Firstly: it may well be that C is "expressively impoverished". Nevertheless, C is the language that Linux is written in, and that is not likely to change. So if we find ways to make best use of those constructs which C gives us, and document them as Patterns, we can work around some of the worse short comings while still keeping the result reasonably maintainable.
Secondly: if you look at cfq_rb_root in cfq-iosched.c, you will find an rbtree with an 'optimisation' that the left-most node is cached, as in that application it is often wanted. Implementing that requires making changes inside the 'add' routine. Keeping the implementation 'open' makes it easier to build that sort of enhancement.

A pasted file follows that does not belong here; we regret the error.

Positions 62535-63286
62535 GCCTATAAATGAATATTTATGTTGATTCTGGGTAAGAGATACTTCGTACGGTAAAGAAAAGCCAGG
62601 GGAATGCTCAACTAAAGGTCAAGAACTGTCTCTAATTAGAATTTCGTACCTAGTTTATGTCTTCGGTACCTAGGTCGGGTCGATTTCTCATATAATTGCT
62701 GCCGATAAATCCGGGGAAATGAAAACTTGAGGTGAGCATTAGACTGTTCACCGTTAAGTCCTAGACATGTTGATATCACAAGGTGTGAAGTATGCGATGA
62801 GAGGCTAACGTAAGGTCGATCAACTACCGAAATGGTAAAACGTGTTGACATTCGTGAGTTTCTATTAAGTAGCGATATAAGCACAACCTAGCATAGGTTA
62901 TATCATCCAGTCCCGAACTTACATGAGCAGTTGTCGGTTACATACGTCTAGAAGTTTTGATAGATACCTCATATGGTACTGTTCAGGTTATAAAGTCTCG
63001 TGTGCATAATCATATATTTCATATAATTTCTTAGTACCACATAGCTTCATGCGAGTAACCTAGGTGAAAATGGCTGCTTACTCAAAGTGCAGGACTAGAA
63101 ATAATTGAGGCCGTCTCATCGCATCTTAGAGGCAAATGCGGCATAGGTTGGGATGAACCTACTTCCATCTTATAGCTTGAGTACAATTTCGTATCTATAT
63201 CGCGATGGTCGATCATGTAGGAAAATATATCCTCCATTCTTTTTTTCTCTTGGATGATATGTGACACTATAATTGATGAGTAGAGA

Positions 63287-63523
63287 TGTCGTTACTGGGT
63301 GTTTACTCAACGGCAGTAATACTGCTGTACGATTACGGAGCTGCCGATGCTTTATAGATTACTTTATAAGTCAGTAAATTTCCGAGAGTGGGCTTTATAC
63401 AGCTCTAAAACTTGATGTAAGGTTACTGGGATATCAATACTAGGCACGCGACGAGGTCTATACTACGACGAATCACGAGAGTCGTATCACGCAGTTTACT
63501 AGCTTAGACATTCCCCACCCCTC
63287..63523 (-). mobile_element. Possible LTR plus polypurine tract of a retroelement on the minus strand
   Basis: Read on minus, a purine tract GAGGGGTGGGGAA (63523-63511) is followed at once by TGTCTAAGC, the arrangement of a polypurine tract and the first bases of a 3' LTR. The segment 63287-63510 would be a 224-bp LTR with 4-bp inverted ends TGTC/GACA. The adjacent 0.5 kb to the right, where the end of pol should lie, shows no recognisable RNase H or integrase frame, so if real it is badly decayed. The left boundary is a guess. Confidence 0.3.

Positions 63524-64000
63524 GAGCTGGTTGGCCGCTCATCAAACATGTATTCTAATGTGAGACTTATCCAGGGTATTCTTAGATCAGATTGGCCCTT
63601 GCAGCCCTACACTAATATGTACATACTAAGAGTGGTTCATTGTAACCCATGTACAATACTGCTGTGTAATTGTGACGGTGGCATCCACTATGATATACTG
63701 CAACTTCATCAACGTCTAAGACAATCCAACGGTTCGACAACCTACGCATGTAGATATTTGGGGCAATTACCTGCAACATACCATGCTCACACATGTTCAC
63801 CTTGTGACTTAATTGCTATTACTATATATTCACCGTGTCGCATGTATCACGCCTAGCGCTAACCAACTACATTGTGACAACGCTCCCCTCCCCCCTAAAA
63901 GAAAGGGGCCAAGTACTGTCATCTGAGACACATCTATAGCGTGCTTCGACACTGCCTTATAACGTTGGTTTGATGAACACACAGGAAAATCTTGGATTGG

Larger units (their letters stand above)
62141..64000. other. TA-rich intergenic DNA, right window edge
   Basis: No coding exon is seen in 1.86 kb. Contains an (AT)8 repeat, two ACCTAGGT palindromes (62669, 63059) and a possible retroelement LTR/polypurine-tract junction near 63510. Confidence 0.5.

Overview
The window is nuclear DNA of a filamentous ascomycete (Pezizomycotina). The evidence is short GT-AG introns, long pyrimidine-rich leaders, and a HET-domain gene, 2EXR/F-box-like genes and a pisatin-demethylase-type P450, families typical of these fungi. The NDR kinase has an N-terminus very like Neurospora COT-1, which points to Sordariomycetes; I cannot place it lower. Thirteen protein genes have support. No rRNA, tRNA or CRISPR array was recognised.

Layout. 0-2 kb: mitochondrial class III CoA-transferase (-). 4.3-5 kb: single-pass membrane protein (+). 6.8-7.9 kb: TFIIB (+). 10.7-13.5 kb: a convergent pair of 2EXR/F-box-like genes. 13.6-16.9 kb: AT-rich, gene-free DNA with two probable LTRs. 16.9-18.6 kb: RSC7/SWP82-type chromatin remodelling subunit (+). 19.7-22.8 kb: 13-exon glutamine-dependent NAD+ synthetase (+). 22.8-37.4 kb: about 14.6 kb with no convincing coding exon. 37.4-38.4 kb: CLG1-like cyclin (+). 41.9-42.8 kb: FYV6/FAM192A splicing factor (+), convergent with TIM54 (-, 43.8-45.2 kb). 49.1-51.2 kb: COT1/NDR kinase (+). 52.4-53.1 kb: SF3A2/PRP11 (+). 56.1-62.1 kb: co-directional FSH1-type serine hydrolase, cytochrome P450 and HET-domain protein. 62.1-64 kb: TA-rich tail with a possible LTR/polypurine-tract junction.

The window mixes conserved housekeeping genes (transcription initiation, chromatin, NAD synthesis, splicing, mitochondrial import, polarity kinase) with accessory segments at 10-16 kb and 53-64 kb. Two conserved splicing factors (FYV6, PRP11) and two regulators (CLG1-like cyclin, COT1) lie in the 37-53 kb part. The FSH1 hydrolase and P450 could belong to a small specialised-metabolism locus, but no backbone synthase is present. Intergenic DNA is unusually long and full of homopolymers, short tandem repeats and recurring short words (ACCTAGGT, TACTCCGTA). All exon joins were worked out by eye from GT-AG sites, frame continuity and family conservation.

Thirdly: it may well be that there is a "better" pattern available using macros or inlines or whatever. In writing the article I was not inventing patterns, but simply documenting them. If doing so helps people to see the weaknesses in the patterns and thus to improve the code by applying a better pattern, then we will have achieved something very worthwhile.
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